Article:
As we make our way from one space to the next over the course of our lives, there are always a transition periods. During those moments of transition, all too often, there’s a great swirl of emotions that churn within us. And the way we navigate those emotions is critical to the outcomes those transitional moments bring.
The Challenge of Change
Change can be challenging. Learning new things presents new and unique opportunities. Getting to know the new faces takes a lot of energy and intentional focus. Transitioning from that which you were very familiar with to something new presents you with daily moments of learning, application, and reflection.
And these are all wonderful things! I firmly believe that it is in these moments throughout the course of our lives that we grow the most. Comfort and familiarity seems all well and good. But it is during these transitional periods that we really find out what we’re made of.
Roughly two years ago I began a transition that I never anticipated. In a matter of days, my entire life was flipped upside down. All of a sudden, I was thrust into the national spotlight answering calls from The New York Times, NBC, The Washington Post, and the likes.
In an instant, I went from someone who was very “don’t make the 6 o’clock news” to “let’s use the news to highlight what’s happening here and bring awareness” – something I was unfamiliar with and, if I’m honest, rather uncomfortable with. But, seeing as though I grew up in an environment where I was forced to fight through various things that came my way, I knew only one course of action…TO FIGHT.
As I transitioned to a new world of media engagements and advocacy I felt discombobulated. This space looked and felt quite different than showing up at school each day surrounded by the staff and students I adored. I felt empty and alone. I felt disconnected and depressed. This transition was not something I’d planned for, nor desired, yet here I was.
Embrace the Unknown
Over time I would find my footing. What helped the most was looking into the eyes of the people who love me most, my family. Over time I would come to reframe the situation. This transition would not be something happening to me. Rather, I would turn this on its head and take what was meant for my detriment into something positive for my family and the greater global community.
I put my head down and started on projects I’d once considered, but never did. One of those projects was writing a book and, boy, do I have a doozy in the works to shine a light on what so many educators across the country are facing. I won’t share too much now but I can’t wait until it’s time to send that out into the world.
Most importantly, though, I looked at this as an opportunity to be there for my family in a way that I’d never been able to over the course of my career. Those who know me, know – I only know one way to be a teacher/coach/administer – and that’s FULL FORCE! I give my all to every school I’ve had the pleasure of serving. And, while I have the most amazing and understanding family support system, I know that, oftentimes, they took what was left of me after many of those long, challenging days serving in public schools.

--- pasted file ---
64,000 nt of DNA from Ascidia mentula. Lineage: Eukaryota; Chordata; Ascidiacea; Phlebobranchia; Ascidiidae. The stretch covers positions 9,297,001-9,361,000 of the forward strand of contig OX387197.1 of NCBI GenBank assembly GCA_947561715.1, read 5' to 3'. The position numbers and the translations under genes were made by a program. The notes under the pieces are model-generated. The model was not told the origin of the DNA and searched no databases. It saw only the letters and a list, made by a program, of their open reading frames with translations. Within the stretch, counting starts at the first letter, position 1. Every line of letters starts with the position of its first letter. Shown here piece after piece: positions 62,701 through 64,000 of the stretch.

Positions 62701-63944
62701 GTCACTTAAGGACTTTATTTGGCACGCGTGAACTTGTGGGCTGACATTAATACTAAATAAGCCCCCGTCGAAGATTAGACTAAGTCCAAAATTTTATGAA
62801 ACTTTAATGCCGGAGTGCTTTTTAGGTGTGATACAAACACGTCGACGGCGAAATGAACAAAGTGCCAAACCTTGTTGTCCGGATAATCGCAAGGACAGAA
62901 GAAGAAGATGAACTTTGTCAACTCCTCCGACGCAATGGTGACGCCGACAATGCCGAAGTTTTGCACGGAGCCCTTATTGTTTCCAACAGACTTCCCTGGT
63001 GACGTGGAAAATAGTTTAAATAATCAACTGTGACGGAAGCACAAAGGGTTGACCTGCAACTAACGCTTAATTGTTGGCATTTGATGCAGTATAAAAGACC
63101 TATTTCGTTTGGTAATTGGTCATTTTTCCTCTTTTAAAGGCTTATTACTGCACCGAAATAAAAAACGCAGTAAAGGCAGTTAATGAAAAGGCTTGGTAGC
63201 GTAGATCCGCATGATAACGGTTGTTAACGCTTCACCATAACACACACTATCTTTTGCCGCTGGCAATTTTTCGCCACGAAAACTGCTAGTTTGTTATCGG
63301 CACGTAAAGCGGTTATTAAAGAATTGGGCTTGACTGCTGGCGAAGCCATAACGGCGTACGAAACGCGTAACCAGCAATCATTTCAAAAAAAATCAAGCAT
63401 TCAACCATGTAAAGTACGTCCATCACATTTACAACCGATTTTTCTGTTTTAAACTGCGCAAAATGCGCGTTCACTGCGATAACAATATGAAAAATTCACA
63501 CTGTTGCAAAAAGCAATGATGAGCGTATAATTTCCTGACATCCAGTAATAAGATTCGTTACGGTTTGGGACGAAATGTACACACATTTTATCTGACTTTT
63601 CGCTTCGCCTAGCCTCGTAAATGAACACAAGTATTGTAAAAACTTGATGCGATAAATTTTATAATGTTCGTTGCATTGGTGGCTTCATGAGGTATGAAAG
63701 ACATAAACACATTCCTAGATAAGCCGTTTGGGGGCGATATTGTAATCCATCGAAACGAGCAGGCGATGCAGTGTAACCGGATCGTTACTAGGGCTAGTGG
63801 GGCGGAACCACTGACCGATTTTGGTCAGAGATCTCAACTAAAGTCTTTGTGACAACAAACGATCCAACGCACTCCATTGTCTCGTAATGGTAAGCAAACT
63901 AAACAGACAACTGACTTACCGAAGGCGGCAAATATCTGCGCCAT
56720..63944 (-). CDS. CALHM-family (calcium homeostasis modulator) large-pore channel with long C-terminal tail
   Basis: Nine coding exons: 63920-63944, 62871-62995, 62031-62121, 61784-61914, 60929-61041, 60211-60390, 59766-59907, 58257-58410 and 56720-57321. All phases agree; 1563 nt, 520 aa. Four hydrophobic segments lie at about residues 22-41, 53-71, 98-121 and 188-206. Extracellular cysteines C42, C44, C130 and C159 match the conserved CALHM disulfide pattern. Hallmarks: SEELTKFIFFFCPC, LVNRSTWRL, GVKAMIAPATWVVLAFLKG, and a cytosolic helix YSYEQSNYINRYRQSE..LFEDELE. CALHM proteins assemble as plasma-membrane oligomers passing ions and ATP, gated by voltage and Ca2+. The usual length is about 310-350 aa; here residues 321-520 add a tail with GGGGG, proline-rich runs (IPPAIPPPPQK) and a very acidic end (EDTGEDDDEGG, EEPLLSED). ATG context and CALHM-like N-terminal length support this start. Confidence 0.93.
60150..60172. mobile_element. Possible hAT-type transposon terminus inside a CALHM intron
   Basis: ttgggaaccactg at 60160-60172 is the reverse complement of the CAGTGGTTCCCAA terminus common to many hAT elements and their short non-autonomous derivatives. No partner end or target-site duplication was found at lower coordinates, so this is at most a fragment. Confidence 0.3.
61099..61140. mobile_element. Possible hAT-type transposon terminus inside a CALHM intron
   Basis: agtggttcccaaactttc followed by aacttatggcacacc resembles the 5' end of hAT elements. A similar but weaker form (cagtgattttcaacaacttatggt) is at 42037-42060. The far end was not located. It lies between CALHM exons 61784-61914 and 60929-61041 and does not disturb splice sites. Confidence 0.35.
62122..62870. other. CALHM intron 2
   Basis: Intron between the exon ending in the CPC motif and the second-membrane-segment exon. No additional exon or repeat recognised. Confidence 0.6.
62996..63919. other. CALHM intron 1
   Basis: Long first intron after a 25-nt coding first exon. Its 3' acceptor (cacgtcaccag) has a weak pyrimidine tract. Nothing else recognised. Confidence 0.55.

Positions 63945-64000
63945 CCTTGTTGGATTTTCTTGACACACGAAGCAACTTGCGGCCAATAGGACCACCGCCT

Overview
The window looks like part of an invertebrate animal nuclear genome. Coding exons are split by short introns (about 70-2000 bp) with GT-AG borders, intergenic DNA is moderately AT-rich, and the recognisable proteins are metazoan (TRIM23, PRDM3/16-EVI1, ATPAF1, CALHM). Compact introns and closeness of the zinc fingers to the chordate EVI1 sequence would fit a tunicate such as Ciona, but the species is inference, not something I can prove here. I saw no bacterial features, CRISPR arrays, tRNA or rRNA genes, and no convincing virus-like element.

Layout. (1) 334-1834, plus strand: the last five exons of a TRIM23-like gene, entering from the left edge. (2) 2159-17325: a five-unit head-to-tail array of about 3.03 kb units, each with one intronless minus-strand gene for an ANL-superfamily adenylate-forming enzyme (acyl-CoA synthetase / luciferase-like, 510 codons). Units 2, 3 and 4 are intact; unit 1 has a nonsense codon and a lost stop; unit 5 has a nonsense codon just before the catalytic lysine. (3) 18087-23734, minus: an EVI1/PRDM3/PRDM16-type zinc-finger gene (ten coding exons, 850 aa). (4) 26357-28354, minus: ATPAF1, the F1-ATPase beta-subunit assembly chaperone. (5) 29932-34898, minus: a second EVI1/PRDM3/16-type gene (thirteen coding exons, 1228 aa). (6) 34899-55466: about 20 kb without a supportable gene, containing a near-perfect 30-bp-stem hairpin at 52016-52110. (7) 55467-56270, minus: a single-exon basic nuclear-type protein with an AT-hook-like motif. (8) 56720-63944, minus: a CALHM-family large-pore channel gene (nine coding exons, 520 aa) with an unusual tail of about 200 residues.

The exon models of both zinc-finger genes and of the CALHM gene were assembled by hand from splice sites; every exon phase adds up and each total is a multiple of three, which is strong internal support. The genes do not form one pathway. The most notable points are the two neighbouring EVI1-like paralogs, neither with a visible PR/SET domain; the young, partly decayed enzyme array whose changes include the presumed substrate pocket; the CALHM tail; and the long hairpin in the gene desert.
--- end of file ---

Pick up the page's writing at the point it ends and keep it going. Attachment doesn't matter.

Slowly, I got out of bed a bit quicker, I calmed my bitterness and frustration, and I leaned into being ON for my family. That’s not to say that disappointment, frustration, bitterness, and anger did not rear their ugly heads over time. They did. If I told you the amount of times I heard people say I’d never work in public education in the metroplex again. If I heard it once, I heard it a hundred times. And I’m talking from folks in pretty high-up places in various districts across the DFW. And every time it had nothing to do with who I was. No, that was intact, well known, and even desired by many of these people. Yet the lack of intestinal fortitude kept many from taking a leap of faith for fear of a small group of hateful, bigoted, intolerant people. It’s been both an eye-opening and disappointing realization that some who claim to be in this work for kids and educators are really more interested in political positioning and harmful games.
But I would not let this consume me. In reality, I dodged a bullet with those who were afraid of the “bogeyman backlash”, as I sure did not want to end up in a situation where I was serving for a leader who lacked courage, integrity, and conviction. So I embraced the transition and chose to make the most of the challenges presented to me. I poured into my family, advocacy work that took me to the halls of Congress, and partnering with educators, higher education institutions and other organizations across the country. When you’re from where I’m from you’ve learned to make magic out of mess.
A few weeks ago, I turned the page on that chapter of life – a chapter that has been more like an entire crazy book. And now I’ve transitioned to a new, beautiful chapter… back in a beautiful school, doing what I love. This transition comes with a new role, a role that entails leading a small, but mighty, district made up of roughly 400 students K-12. It’s such a special place – the acres of tall, big trees, the winding creek, and, most importantly, THE PEOPLE. Everyone has been so warm and welcoming. They’ve made this transition smoother than I ever could’ve imagined. I’m forever grateful that God made this possible. What some meant for harm, He turned to good.
So as you make the twists and turns of the various transition points in life, give yourself the grace to feel, learn, and grow. As tough as the terrain may be at the moment, always know that you don’t have to walk that rocky road alone. Be still and reflect on ways to reframe and reload to propel yourself forward towards brighter days. I’m rooting for you in all your days ahead.